Thursday, September 30, 2010

PLN's - A New Frontier For Our Students

I can't remember a better start to a school year!  Getting back into the classroom to teach our school's first Web 2.0 class has been a daily highlight.  It is so satisfying to help show students how to establish an on-line identity for the purpose of building a Personal Learning Network (PLN) and extending their learning on topics that they are passionate about.   Selfishly, I also embarked on this endeavor back into the classroom to learn from my students.  Thanks to their great insights, this week has been especially fruitful!

First, there is Akash who defined a PLN in one short paragraph in a blog post this week.  This is something I have struggled to do in five weeks!  He topped that off with a wonderfully honest post on why students cheat in our schools in another post.  This post to an article titled American Schools Lax on Cheating from the Washington Post.  Then there was Michelle who offered a post on how she feels about "Busy Work" in school.   These are just a few of the firsthand examples that have served as a reminder of the powerful addition that our students add to the equation when it comes to discussions that the adults in schools so often struggle with. Clearly a number of the students are starting to hit on one of our two major objectives for this course, establishing an on-line voice.

That leads me to the second major objective for the course which is building a PLN. For anyone who has undertaken this exciting task, you know there is nothing better than connecting with other people who share your passion on a particular topic.  During the last couple of weeks, my students have started to realize their connectedness as they have made connections with students from Van Meter, Iowa by sharing blog comments. Getting comments on a blog post is exciting, but getting them from students over 1,300 miles away is even better.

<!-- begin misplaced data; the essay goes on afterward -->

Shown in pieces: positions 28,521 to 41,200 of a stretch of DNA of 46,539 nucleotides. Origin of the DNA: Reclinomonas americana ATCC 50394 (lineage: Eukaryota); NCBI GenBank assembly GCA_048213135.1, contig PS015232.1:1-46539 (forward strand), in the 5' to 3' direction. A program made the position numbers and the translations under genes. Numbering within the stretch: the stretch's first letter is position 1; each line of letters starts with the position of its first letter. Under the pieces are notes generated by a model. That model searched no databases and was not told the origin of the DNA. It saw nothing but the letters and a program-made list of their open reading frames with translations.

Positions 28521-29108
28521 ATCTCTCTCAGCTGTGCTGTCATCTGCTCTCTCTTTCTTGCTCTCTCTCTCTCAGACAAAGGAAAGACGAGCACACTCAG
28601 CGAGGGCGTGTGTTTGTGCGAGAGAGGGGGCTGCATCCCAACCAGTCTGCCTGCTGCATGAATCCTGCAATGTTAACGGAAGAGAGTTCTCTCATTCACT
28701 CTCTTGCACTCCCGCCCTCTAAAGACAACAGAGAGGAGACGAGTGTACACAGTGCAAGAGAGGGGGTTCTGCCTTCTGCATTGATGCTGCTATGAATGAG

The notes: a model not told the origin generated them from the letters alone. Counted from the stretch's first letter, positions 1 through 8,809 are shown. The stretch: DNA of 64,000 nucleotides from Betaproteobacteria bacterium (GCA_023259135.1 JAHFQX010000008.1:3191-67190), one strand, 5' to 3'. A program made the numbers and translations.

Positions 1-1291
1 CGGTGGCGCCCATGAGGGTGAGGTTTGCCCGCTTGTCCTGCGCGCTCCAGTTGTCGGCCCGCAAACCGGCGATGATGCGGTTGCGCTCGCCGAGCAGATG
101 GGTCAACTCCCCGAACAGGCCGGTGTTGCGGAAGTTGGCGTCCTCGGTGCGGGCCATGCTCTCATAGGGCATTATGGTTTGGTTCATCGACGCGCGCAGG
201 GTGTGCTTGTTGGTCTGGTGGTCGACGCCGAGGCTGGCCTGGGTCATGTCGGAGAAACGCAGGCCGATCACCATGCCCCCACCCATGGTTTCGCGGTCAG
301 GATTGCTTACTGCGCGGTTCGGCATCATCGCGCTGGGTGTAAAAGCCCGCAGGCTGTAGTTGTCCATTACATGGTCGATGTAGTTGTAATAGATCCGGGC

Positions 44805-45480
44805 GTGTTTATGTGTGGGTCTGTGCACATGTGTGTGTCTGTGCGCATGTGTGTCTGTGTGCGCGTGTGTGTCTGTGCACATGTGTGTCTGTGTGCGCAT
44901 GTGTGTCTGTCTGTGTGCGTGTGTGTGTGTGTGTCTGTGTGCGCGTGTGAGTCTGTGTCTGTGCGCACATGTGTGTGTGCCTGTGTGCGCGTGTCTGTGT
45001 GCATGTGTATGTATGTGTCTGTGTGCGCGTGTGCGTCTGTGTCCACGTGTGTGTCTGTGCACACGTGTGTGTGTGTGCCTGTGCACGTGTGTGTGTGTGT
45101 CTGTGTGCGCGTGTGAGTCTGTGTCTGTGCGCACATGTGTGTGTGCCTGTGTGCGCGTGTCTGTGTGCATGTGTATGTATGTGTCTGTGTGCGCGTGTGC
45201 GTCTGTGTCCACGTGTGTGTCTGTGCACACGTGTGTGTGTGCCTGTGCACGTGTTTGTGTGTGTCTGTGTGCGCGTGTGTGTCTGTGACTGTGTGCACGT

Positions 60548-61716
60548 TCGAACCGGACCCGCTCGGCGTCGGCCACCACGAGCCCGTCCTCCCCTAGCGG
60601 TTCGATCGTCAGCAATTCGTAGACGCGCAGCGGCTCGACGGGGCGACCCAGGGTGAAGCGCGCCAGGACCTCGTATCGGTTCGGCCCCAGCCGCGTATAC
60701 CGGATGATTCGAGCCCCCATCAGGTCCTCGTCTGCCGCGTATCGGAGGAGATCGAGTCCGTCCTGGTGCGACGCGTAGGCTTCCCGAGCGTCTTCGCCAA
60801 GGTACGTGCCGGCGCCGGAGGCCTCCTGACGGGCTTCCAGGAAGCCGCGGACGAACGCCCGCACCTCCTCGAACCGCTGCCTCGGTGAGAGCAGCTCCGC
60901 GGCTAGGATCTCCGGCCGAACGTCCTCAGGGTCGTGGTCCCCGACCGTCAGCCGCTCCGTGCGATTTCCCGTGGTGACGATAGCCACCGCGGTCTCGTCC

Topping the blog comment, in my opinion, is the Retweet. For those of you not familiar to Twitter, that is when someone confirms the quality of one of your tweets  by sending it on to all of their followers.  In the last two days, I have seen a couple of posts by BHS students retweeted! It was a proud moment! Check out the retweets below where Akash's post on cheating was retweeted by educators from South Africa, Iowa, Oregon, and Arlington.


All of this and we are only midway through the first term. Opportunities to make connections with students from Monsignor Bonner & Archbishop Prendergast High School in Philadelphia and Cam High School in Anita, Iowa are available. But in reality, opportunities to connect with learners everywhere are a few keystrokes away.  You can set your own course and if you have something important to say, people will respond. That is what a PLN is all about!


My PLN has allowed me to connect with passionate educators like Shannon Miller, Van Meter High School's extraordinary library/media specialist, and Bill Brannick,  the Principal at Bonner & Archbishop Prendergast High School in Philadelphia.  These two have also embarked on a similar journey at their own schools, showing students the power of a PLN and showing the world the power of student connections.  Keep checking in at The Student Connect PLN and see what are amazing students are up to.

2 comments:

  1. Keep up the great work, Mr. Larkin and crew. I wish that I had this training a few years ago. The students' blogs are set up very professionally. I love reading them and commenting on them as well. Good luck!!!

    ReplyDelete
  2. The interesting thing is that most students do have many opinions based on their perspectives that maybe teachers do not see. But if the opinions are ever expressed, it is through a fleeting Facebook update. It is good to see that students are learning how to express themselves through blogging and more importantly, are able to connect with other students and teachers this way. Hopefully, this level of communication will increase and help bring about changes that make the learning atmosphere even better.

    ReplyDelete